Lawmaker concerned about inmate's release, others step up pressure
Alabama State Representative Paul Lee wants to stop early release of some prisoners who suffer serious and potentially deadly illnesses.
The planned release of murderer Billy Ray Marchman, in his mid-60's, has ignited a firestorm of criticism aimed at the Alabama Department of Corrections.
Lee, a Dothan Republican, said he opposes Marchman's medical furlough on grounds he is terminally ill because Marchman is a “cold-blooded” killer than deserves to remain behind bars.
Lee isn't alone in his opposition. Others are putting pressure on state officials to keep Marchman, sentenced to 99 years, locked up.
“How do we know that he is sick? (Alabama Department of Corrections) won't give the family any records and they won't give us any records,” victims' advocate Shelly Linderman said.
Marchman pleaded guilty to murdering his wife, Pamela Stewart of Dothan, in 2004. Linderman said he killed her because Stewart, shot several times, planned to divorce him.
As executive director of Wiregrass Angel House, Linderman and her staff have worked to help Ms. Stewart's two children cope with their mother's death.
“The thing you must remember about this case is there were no domestic issues, no drug usage, or anything that could mitigate the crime. He just killed her because she was leaving him,” Linderman said.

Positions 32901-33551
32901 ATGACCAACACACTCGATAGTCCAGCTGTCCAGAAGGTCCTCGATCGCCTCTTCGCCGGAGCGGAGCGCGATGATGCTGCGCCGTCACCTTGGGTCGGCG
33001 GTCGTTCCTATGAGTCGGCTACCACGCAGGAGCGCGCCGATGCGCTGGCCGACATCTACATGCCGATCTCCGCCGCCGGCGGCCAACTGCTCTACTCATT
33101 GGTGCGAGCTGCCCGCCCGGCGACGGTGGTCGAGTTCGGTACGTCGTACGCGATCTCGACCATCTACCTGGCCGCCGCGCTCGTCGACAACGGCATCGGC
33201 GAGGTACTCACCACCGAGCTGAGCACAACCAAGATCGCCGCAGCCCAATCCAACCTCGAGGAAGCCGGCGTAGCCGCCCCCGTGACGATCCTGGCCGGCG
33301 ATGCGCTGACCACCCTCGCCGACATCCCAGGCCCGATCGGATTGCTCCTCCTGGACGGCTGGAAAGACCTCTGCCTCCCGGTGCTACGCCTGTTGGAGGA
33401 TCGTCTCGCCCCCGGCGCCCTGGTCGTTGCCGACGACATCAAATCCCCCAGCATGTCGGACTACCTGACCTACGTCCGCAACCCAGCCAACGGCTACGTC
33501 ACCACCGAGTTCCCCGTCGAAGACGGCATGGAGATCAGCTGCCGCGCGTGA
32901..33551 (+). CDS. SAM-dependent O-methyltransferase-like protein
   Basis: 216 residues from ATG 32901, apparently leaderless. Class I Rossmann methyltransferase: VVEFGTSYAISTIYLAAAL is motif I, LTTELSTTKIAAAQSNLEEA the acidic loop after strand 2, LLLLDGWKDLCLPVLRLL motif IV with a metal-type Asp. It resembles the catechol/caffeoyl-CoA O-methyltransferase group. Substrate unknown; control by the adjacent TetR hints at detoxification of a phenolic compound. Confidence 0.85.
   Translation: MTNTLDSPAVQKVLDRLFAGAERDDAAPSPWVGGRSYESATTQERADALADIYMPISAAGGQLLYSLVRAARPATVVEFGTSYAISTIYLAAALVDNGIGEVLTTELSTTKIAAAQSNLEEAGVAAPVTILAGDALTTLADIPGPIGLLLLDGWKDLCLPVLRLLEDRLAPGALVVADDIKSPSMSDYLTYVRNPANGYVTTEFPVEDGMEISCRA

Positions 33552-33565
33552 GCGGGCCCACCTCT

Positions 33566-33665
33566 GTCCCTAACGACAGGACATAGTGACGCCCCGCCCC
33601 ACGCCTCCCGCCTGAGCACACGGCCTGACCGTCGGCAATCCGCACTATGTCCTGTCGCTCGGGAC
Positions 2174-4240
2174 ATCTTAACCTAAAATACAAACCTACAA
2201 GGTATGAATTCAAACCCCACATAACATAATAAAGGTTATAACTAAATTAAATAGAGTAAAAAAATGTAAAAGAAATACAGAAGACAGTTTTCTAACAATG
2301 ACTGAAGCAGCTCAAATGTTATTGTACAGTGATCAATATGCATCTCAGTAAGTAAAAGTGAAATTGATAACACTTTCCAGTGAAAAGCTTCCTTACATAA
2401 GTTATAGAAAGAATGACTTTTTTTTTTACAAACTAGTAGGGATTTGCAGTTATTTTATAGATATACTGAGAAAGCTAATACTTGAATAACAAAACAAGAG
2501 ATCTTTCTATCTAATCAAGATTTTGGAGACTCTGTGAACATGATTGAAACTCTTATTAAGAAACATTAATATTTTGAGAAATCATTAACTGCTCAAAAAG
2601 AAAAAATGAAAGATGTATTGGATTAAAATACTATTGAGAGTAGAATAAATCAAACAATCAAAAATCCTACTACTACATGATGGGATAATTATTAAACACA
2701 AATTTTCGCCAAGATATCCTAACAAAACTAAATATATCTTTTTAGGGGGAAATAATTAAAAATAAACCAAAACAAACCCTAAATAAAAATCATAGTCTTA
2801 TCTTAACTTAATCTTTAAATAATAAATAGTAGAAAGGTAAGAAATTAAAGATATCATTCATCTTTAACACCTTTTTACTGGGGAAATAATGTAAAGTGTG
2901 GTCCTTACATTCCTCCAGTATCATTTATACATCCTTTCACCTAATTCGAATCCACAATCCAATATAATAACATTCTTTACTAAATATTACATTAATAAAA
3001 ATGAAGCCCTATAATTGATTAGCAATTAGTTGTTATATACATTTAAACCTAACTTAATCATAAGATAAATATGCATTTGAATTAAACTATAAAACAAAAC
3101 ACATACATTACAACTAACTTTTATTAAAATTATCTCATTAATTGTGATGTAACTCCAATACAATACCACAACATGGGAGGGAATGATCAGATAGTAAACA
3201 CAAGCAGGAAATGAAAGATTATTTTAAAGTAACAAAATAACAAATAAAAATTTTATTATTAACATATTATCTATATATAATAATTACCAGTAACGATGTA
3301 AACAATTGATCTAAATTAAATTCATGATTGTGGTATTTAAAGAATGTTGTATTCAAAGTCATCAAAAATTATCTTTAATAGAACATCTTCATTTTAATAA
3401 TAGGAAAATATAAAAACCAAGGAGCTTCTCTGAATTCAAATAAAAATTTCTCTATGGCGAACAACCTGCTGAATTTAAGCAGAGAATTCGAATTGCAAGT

She and Houston County District Attorney Pat Jones have contacted state officials, including the governor and attorney general, but the medical furlough of Marchman has not been rescinded.
“I have even written a letter to the (Alabama) Department of Corrections asking they change their position on this,” Jones told WTVY.
The only person that can grant a furlough is ADOC Commissioner Jeff Dunn, given that authority by the Alabama Legislature before Lee took office in 2011. His office said he does so only after careful consideration and expert advice.
Lee said he could support furloughs in rare cases, when someone is within a few days of death, Under no circumstances should murderers like Marchman be released, he said.
Jones agrees. “I believe that legislation should not have included anyone convicted of a violent crime.”
Under current law, only those convicted of capital murder and sex offenders are excluded from medical furlough consideration.
Dunn has yet to set a release date for Marchman. He could be waiting until Marchman's parole hearing later this month. If that parole is granted, the furlough would likely become moot but, either way, Marchman would be released.
Linderman said she will continue to fight to keep Billy Ray Marchman in prison. “We are not going away and we will shout it from the rooftops if we have to.”
She pleaded with Dunn to reconsider his decision, something he has, so far, refused to do.